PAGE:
Economic Toll of Climate Change: Axios

Substantial numbers of financiers and politicians are dismiss worries over climate change. Yet, “Top economists say the economic effects of climate change are just starting to be felt – and they're likely to start snowballing,” reports Courtenay Brown for Axios, who goes to explain how increasing wildfires, floods and natural disasters can disrupt the electrical grid, electronic payment and insurance systems. The US Federal Reserve has been slow compared with other central banks in addressing the financial challenge of climate change. Economists presented warnings at the Federal Reserve’s first climate change research conference: Global GDP per capita could fall by 7 percent before 2100, while meeting the terms of the Paris Climate Accord could limit the loss to 1 percent; worker productivity is expected to decline. The International Monetary Fund suggests that mitigation is essential in preparing for climate change and that central banks and the financial industry have a role. – YaleGlobal

Economic Toll of Climate Change: Axios

Climate change will reduce economic growth: Central banks and the financial industry have role in preparing societies – with many tools available
Courtenay Brown
Tuesday, November 12, 2019

 Leaders Fiscal tools Carbon prices and taxes	Sweden, California Public investment	EU Infrastructure Investment Plan Public-private partnerships	China Development Bank Public guarantees	World Bank, European Investment Fund Financial policy tools Address underpricing, transparency	Bank of England Reduce short-term bias	Funds with ESG policies Support green securities	People’s Bank of China green bonds Promote climate finance	People’s Bank of China, Banque de Liban Monetary policy tools Include risks in portfolio management	Bank of England, Bank of Japan, Bangladesh Bank, Norges Bank, DNB Collateral frameworks	 Credit allocation policies	People’s Bank of China, Reserve Bank of India, Bangladesh BankRead the article from Axios about the US Federal Reserve considering its role in preparing for climate change.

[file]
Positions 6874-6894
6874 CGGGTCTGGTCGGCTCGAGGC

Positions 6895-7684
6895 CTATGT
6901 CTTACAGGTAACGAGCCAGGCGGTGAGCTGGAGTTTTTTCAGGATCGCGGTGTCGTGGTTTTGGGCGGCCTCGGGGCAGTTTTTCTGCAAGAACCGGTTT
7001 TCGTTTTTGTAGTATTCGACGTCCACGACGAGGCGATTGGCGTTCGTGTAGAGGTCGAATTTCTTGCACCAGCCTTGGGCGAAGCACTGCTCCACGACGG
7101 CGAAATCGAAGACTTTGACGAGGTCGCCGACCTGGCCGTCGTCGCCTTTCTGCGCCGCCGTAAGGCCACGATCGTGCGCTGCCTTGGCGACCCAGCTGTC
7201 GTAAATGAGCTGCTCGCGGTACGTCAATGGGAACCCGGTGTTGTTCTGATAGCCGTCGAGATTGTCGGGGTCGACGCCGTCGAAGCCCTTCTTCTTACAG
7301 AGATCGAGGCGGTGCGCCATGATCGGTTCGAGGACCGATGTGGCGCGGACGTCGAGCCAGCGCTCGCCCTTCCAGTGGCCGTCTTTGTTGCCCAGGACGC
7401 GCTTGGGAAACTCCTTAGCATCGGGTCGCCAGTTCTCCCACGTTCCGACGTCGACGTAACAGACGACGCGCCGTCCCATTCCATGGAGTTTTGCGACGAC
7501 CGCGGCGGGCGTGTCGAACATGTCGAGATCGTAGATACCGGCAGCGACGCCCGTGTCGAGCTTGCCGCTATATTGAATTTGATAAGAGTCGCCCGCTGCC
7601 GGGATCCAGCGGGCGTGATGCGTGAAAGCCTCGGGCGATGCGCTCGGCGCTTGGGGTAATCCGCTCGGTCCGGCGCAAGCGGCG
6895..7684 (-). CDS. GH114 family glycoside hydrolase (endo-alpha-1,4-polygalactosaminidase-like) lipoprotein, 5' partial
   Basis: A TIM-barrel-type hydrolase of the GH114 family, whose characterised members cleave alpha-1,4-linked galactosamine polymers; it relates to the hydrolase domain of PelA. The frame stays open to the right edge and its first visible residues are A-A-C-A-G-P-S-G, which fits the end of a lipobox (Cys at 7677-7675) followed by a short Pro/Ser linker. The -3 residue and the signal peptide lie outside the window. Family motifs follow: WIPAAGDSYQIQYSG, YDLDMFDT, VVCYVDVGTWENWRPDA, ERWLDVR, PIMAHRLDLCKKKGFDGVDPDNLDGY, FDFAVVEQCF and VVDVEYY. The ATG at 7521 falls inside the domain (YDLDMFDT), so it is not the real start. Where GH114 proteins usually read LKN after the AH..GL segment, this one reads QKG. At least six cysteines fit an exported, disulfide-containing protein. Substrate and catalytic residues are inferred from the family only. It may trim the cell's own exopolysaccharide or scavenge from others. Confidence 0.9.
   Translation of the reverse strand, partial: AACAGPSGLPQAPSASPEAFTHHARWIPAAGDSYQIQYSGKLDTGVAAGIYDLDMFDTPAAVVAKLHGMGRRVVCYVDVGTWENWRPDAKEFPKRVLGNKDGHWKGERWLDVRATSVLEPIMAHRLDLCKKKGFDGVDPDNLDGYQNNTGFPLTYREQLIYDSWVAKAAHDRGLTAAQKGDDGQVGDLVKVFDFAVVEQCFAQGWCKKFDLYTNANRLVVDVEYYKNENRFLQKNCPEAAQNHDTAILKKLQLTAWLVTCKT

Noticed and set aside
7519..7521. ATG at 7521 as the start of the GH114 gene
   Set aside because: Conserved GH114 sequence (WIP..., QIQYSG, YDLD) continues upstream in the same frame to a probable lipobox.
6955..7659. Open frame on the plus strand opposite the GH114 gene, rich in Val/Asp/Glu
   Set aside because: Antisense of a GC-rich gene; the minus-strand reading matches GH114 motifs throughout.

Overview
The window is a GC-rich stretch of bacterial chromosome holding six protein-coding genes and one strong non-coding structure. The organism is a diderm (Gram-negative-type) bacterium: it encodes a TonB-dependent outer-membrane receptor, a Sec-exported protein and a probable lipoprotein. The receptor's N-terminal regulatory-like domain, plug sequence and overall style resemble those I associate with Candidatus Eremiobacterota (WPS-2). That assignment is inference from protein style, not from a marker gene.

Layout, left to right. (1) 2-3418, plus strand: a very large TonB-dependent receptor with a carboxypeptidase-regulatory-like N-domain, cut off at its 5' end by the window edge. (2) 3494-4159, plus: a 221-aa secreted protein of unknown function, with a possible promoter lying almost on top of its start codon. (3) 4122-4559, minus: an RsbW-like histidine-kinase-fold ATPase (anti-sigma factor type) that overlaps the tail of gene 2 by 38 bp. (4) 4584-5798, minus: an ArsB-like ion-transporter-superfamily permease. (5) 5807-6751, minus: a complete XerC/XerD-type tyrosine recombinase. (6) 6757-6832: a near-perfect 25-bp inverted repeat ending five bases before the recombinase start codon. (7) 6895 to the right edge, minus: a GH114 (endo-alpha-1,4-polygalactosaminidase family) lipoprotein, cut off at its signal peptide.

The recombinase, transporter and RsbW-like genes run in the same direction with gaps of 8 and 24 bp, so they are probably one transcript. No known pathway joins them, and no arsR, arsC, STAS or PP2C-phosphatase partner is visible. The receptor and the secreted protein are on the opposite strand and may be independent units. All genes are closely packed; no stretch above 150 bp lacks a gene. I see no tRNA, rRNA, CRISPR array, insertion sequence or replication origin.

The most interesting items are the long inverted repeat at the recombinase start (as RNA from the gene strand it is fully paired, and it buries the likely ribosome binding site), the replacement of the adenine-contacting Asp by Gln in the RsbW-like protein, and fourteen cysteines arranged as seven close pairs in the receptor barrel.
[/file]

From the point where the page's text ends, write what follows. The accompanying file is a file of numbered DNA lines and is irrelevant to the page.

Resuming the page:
Courtenay Brown is a Markets Reporter at Axios.

The International Monetary Fund urges the financial industry and central banks to prepare for climate change, and observations from the working paper on “Macroeconomic and Financial Policies for Climate Change Mitigation” follow:

The broad consensus in the literature is that expected damages caused by unmitigated climate change will be high and the probability of catastrophic tail-risk events is nonnegligible.

The appropriate response to climate change depends on whether a maximization or risk management approach is taken.

The lack of accounting for co-benefits of mitigation also implies that countries’ existing commitments may not go far enough.

The transition requires changes in relative prices as well as large scale public and private investments.

A set of market and governance failures prevent the required transition from taking place in time via the market.

Fiscal policy has a natural role to play in achieving climate mitigation, and a wide range of fiscal policy tools are available.

Political economy dimensions are critical to successful climate change mitigation.

Climate change mitigation can generate inequality within and between countries.

Climate change mitigation raises difficult problems of international policy coordination.

Climate mitigation policies could increase growth and development, and reduce poverty, if well designed and implemented.

The stakes of climate change mitigation are existential.

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